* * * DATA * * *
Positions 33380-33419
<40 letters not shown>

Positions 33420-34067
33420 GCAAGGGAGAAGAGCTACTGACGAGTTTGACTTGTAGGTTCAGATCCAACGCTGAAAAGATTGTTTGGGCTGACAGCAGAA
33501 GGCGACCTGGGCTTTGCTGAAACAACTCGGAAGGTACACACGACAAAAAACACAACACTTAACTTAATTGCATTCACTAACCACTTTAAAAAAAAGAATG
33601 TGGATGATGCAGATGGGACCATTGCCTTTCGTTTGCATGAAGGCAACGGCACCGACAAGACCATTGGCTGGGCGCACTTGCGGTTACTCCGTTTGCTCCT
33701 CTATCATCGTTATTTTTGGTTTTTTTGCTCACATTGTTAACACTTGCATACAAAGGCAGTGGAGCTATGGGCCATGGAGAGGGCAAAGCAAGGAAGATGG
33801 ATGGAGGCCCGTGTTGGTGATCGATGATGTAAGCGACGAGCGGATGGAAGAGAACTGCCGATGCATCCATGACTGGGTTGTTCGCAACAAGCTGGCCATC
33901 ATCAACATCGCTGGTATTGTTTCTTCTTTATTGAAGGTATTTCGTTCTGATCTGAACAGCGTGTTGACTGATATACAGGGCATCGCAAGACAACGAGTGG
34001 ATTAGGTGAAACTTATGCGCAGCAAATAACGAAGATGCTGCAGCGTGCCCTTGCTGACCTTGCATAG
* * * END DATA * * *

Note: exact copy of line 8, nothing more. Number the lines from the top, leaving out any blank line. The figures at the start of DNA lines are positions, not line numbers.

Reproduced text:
33801 ATGGAGGCCCGTGTTGGTGATCGATGATGTAAGCGACGAGCGGATGGAAGAGAACTGCCGATGCATCCATGACTGGGTTGTTCGCAACAAGCTGGCCATC